In the past, I was very much guided by the design process and assessment rubrics; I was focused on the outcomes that were defined and measured by the rubrics so that my students could do well for their examination. But after a while, I realized that it is not just about the measurable outcomes, but also about the students’ learning process as they work on their own projects as well as the design intuition that they develop and use during the process.
Do they become better learners and thinkers? How do my students draw upon prior experience as a resource to make decisions? I also consciously question myself: Are they better people too and not just intellectually, but morally? These are the intangibles that cannot be easily measured. In essence, it is not about completing a project but also about what they have learned, what competencies they have built, and what values they have acquired in the process of completing the coursework examination. In fact, some teachers say that assessment is also about knowing the student, so that we can better help them grow.
Design is a complex and sometimes chaotic process. I keep reminding myself it is a design process not the design process, so that I will not end up “teaching to the rubrics”. Assessment has become more complex; the judgement is no longer just from the teachers but also from the students. I would like to see my students making their own judgement calls about themselves and exceed their own expectations rather than just what I expect of them.
As teachers, we should reflect on the things that we do and say and be conscious about the way we deliver our message to the students.
Q: How can teachers practise good assessment in the classroom?
The nature of coursework has put a lot of responsibility on the teachers and we need to know what entails good assessment practices.
Firstly, we need to ensure the coursework assessment is valid. When supervising the coursework, we need to advise the students in the problem that they have decided to work on. If a student chooses a problem that does not give them the scope to demonstrate their competency and understanding, we will not be able to measure what the examination intends to measure and that makes the coursework invalid and irrelevant.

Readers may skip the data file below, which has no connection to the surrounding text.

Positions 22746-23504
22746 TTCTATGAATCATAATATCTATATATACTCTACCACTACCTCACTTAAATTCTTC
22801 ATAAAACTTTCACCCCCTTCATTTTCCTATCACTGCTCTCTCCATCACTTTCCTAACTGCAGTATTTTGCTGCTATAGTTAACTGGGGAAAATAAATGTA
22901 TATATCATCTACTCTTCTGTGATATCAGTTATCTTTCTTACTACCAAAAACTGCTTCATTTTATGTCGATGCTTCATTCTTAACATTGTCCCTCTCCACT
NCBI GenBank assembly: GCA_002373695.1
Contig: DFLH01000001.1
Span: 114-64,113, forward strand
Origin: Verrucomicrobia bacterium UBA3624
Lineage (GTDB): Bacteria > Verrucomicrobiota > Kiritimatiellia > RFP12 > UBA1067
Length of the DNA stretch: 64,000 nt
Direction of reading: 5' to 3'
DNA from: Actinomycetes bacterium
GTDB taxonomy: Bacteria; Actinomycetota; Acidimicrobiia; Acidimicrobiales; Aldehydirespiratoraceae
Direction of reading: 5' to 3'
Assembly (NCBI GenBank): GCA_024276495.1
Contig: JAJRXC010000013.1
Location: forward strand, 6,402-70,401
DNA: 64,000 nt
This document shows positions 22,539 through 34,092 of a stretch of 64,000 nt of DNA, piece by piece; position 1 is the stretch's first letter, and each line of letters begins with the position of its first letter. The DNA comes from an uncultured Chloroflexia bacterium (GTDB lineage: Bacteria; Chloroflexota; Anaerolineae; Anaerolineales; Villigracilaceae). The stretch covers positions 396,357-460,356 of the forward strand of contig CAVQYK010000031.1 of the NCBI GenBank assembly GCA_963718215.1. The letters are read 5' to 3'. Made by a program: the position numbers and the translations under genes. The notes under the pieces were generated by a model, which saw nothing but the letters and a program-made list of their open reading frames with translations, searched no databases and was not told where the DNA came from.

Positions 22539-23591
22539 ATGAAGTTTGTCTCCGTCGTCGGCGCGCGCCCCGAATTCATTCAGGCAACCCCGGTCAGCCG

Frequently, students know more than what they can tell. However, we can only make judgement of their understanding based on the evidence they produce. Thus, it is important to ensure that they document their project process well. One way is to ensure that they record their thought process in real-time. This disclosure of evidence also helps to enact communication and allows teachers to provide feedback for improvement.
Q: Do you have any advice for teachers in the context of classroom assessment?
Teachers might not realize it, but assessment largely takes place in classrooms and beyond each subject’s formal assessment formats. This sort of informal assessment happens during interactions in the classrooms when students say things which teachers would naturally want to respond to.
This process of listening and responding to a student is in itself a form of assessment, because information is gathered to which feedback is given. Teachers should remind themselves to slow down and listen attentively in order to process the information gathered so as to provide accurate and appropriate feedback to the students.
As teachers, if we keep reiterating about learning, making own judgment and overcoming difficulties, after a while our students will see that it is not about the grades, but the skills they have acquired.